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Legal expert thinks Kilpatrick's odds for Trump pardon are low, but not impossible 

click to enlarge FORMER DETROIT MAYOR KWAME KILPATRICK VIA SHUTTERSTOCK
  • Former Detroit Mayor Kwame Kilpatrick via Shutterstock

Detroit's infamous former Mayor Kwame Kilpatrick is back in the news, this time in search of a shortened prison sentence. And though it's a long shot, at least one legal expert thinks Kilpatrick has a chance under President Donald Trump.

Although the 48-year-old former Democratic mayor has filed a petition for commutation (in laymen's terms, a prison sentence reduction), it looks like Kilpatrick is unlikely to be eligible. Typically, the grounds for clemency require that the candidate has served half of their prison sentence and has admitted guilt for crimes committed. Kilpatrick, however, has long maintained his innocence.



With little hope that he'll be eligible for prison commutation, Kilpatrick's last-ditch effort may be a plea to Trump for a presidential pardon. As president, Trump has the executive power to grant leniency to convicted felons without being bound to the guidelines laid out by the Justice Department under the U.S. Constitution.

In a statement told to The Detroit News, legal expert and Detroit native Mark Osler from the University of St. Thomas School of Law in Minneapolis admits Kwame's bid is far-fetched — though not completely out of the realm of possibility.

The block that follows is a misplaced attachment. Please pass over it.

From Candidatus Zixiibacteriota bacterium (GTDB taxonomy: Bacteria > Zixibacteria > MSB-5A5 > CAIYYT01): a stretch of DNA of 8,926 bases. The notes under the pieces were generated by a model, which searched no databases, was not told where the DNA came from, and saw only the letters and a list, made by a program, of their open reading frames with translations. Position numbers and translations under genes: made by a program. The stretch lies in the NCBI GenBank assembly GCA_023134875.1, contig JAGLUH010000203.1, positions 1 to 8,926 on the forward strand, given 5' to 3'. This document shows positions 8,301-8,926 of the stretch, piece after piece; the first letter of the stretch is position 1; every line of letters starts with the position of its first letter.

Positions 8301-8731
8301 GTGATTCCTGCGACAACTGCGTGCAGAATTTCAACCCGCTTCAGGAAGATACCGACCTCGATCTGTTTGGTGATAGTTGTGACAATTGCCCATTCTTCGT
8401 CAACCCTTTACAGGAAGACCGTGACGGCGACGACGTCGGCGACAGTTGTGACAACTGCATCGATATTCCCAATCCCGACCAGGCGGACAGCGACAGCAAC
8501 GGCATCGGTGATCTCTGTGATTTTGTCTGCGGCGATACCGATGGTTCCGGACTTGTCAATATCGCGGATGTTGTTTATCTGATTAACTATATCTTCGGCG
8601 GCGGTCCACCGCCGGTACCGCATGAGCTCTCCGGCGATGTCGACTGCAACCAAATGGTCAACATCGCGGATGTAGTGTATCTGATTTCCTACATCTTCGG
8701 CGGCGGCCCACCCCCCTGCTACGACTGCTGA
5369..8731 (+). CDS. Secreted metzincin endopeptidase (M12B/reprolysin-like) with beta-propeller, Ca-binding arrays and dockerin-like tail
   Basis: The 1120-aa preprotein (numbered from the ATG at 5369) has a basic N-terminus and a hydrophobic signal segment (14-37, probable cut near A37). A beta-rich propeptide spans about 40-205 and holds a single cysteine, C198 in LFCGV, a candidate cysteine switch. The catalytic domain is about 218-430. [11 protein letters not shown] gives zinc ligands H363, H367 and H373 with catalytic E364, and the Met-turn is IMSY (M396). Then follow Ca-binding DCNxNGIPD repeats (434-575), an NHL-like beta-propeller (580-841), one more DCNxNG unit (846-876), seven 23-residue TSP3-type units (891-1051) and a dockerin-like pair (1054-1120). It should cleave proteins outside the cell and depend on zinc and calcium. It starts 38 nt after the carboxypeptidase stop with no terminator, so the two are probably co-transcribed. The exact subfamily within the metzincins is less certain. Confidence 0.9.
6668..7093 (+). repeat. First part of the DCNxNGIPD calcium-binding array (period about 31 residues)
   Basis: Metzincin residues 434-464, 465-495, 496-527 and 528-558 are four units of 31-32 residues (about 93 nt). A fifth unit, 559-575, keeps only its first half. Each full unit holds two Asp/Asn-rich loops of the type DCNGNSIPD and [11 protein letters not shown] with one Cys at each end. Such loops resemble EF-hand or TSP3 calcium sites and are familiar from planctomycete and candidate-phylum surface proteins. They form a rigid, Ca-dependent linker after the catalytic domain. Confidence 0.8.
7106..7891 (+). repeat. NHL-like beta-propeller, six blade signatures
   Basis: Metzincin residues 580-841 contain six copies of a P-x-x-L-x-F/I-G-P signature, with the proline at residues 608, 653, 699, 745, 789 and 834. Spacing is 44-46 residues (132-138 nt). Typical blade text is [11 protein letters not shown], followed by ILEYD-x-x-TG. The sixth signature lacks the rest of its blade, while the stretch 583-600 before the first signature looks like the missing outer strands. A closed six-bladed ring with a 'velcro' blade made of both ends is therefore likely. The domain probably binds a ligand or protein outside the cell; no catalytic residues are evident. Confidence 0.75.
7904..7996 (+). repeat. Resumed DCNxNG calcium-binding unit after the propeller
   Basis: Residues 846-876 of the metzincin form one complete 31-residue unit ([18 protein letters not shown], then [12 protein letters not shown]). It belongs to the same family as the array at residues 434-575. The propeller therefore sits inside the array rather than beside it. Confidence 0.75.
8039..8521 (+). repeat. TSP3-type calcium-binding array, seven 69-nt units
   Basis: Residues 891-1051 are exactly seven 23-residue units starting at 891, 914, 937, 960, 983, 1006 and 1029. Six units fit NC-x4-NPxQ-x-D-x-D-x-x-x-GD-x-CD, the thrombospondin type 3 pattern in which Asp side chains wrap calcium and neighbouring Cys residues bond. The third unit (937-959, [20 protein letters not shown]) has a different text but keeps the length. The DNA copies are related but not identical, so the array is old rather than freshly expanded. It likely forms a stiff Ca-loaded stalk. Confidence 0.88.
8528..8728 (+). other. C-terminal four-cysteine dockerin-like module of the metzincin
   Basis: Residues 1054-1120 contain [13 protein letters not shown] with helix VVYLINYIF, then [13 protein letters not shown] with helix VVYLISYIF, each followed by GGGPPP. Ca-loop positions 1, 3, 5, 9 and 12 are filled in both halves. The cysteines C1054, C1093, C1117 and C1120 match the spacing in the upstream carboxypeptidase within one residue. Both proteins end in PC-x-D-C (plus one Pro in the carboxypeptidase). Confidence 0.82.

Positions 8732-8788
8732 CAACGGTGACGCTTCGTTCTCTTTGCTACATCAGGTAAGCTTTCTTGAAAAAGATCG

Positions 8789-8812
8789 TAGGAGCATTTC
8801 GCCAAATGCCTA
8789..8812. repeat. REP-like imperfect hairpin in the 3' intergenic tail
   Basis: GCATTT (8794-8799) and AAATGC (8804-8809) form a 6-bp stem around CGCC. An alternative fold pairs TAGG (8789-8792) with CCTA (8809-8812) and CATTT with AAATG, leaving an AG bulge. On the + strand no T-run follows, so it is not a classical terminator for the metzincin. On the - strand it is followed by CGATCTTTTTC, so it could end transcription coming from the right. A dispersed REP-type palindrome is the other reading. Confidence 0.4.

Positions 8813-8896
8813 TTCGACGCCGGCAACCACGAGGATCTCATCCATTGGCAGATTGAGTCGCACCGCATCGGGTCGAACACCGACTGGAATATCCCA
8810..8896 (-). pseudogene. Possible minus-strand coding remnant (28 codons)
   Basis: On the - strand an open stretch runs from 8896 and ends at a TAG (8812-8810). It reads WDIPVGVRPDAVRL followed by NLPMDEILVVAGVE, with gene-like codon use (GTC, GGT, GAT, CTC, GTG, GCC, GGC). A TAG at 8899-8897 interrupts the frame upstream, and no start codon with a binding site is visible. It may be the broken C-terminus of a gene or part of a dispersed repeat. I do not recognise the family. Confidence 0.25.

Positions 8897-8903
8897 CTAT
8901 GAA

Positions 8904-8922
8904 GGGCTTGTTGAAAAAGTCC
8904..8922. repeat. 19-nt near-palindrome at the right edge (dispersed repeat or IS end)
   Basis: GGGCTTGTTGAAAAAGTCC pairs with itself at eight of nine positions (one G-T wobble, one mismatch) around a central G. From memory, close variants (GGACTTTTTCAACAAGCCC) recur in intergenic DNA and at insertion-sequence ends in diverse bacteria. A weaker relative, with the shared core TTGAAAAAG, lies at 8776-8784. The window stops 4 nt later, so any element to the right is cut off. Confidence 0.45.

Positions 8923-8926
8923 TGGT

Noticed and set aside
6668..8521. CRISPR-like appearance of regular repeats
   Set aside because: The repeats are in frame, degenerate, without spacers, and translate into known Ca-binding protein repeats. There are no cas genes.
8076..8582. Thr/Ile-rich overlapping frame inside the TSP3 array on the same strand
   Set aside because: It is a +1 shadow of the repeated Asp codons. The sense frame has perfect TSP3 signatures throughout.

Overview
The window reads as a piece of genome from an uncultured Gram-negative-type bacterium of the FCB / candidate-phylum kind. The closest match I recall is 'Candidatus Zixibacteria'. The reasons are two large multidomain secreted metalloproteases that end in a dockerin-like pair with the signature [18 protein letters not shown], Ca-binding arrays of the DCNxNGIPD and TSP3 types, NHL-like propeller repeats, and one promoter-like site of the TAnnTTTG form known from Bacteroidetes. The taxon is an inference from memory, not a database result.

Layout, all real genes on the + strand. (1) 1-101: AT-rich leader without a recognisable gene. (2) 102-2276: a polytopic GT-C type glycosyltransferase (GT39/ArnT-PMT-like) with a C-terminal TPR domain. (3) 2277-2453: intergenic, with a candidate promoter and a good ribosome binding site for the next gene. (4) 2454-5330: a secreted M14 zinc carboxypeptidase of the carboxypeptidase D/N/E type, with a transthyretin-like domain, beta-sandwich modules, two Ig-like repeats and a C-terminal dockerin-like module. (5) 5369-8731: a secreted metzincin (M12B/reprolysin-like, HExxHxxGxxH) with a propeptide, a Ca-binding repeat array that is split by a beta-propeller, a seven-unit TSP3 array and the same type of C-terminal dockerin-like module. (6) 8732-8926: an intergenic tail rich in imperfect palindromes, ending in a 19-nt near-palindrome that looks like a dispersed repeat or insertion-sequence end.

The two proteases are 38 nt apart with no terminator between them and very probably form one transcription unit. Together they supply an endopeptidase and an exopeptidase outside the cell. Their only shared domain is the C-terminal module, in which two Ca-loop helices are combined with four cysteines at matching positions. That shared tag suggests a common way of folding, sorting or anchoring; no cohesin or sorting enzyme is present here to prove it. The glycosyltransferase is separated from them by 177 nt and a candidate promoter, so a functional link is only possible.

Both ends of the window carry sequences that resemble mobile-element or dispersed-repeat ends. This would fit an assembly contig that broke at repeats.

"This president does seem to pay particular attention to public figures," Osler says. "Part of his outlook seems to be that public figures are sometimes treated unfairly — they’re picked on. That would seem to favor somebody like Kwame Kilpatrick, whether it should or not."

So far, Trump has already made several pardons during his presidential term, including former Maricopa County Sheriff Joe Arpaio, conservative author Dinesh D'Souza, and Alice Marie Johnson, a first-time drug offender whose cause was championed by Kim Kardashian.

In 2013, Kilpatrick was charged with 24 felonies following crimes committed while serving as state representative and mayor of Detroit. The laundry list of charges included bribery, extortion, racketeering, and fraud, leading Kilpatrick to serve a 28-year prison sentence. Currently serving the fifth year of his sentence, Kilpatrick made a personal plea for clemency last month, writing on his blog: "Our country has always been the land of 2nd Chances! I am hoping, confidently expecting, that I will have the opportunity to boldly move into the next season of my life; outside of these prison walls."

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